Money to Soren, JMM MPs in 1993 scandal is taxable: HC

Money to Soren, JMM MPs in 1993 scandal is taxable: HC

Money to Soren, JMM MPs in 1993 scandal is taxable: HC

The Delhi High Court has held that the money allegedly received by three former Jharkhand Mukti Morcha MPs and party chief Shibu Soren for voting in favour of the P V Narasimha Rao government in 1993 is liable to be taxed.

A bench of justices Sanjiv Khanna and V Kameswar Rao which has set aside the decision of the income tax appellate tribunal (ITAT) holding that the money received by the JMM MPs is not liable to be taxed.

The court pronounced the verdict on an appeal of the Income Tax department which challenged the tribunal's order saying that the amount paid to Soren and three others -- Suraj Mandal, Simon Marandi and Shailendra Mahto -- was bribe money which was
"undisclosed income" and thus taxable.

The former MPs during their trial under the Prevention of Corruption Act had admitted that they had received money from Congress in 1993 for their support to the confidence motion.

However, they were acquitted of the charge of accepting bribe after a Supreme Court verdict which held that the MPs' action enjoyed immunity under Article 105 of the Constitution.

Article 105 deals with powers and privileges of the Houses of Parliament and its members and provides that no MP shall be liable to any proceedings in any court in respect of anything said or any vote given by him in Parliament or any committee thereof.

The politicians approached the ITAT, Delhi against the order of the appellate commissioner of Income Tax on the assessment order of 1997 passed by assessment officer (AO) that they were liable to pay tax on the money they received.

The ITAT had held in favour of the politicians saying "the additions made did not represent undisclosed income and should not have been made in the block assessment orders".

In its judgement on the IT department appeal, filed through advocate Rohit Madan, the high court said it had to decide two questions -- whether ITAT fell into error in holding the amount is not undisclosed income and also whether the tribunal erred in setting aside the findings of lower authorities that the amounts deposited by the assessees with the bank were not taxable as income.

The high court answered both the questions in favour of the IT department saying, "We answer the substantial questions of law mentioned in the first paragraph of this judgment in favour of the Revenue and against the respondent-assessee."

The then JMM MPs had contended before the ITAT that the amount of Rs 1.76 crore termed as "undisclosed income" by the AO and which was deposited in their names in a Punjab National Bank branch here were donations received on behalf of the party.

The high court, however, held that according to the material which has come to light pursuant to the search conducted by the IT department, the amounts deposited belonged to the then JMM MPs and not their party.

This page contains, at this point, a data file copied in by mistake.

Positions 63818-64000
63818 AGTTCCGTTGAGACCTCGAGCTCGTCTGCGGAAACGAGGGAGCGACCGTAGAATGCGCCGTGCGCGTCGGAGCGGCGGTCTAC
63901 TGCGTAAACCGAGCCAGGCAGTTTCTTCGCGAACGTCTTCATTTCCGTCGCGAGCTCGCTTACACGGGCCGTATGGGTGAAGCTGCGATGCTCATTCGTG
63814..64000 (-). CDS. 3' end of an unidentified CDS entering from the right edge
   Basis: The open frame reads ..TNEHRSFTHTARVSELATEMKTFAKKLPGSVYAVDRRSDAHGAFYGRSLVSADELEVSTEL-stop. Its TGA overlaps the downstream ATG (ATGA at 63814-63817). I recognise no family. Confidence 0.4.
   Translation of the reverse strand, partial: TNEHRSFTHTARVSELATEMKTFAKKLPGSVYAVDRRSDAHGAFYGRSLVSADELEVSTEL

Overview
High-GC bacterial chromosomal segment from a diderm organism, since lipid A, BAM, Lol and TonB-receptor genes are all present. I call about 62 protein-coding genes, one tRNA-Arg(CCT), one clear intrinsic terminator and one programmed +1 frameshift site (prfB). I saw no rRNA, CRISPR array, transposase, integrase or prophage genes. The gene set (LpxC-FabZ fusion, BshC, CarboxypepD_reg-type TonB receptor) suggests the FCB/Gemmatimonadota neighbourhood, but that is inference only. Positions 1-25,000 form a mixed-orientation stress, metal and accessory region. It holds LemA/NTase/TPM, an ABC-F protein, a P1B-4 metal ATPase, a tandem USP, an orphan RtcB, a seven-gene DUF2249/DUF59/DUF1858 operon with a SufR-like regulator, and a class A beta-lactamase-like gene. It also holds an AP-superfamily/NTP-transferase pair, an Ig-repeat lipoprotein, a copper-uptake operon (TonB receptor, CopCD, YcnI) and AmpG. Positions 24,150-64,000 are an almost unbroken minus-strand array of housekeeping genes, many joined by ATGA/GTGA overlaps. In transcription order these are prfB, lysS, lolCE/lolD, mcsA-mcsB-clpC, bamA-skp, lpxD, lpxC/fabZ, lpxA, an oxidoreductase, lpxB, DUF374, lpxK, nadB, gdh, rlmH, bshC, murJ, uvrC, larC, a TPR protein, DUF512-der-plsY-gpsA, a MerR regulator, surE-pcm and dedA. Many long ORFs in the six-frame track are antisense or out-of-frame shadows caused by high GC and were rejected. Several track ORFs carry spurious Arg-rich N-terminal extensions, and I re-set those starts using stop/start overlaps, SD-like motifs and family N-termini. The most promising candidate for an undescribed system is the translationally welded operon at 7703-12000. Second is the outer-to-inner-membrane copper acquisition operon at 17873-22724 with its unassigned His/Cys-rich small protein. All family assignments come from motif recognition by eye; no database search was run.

"In the present case, we have noticed that during course of the search, as noticed in the block assessment orders, several material/evidence came to light which would show that amounts deposited or entries in the bank accounts belonged to the assessee and not to the party, JMM.

"Further, individual assessees had not filed returns of income for the relevant period, for which due date under Section 139(1)(Compulsory filing of return of income before due date) had long lapsed," the bench held.

The bench also noted in its 59-page judgement that "In the present case, as no return of income had been filed under section 139(1) and incriminating material was found during the search, as such the undisclosed entries would be undisclosed in the light of the statutory provisions."

"In view of the earlier discussion, it has to be held that in view of the amended provisions as well as unamended provisions, legal conclusions and finding of the Tribunal are incorrect," the court has also held.

While deciding the substantial questions of law in favour of IT department and against the assessees, the bench remanded the matter back to ITAT for decision on other issues and merit.

ITAT had not gone into the merits of the matter as it had felt that since the search and seizure of the accounts of the then four JMM MPs had not unearthed any incriminating material and on this ground the tribunal had upheld their plea.

The high court has, however, now remanded the matter back to ITAT to decide it on merits as the search and seizure, according to the bench, had unearthed incriminating material.

"To cut short any delay, parties are directed to appear before the Income Tax Appellate Tribunal on December 15, 2014, when a date of hearing will be fixed," the bench said.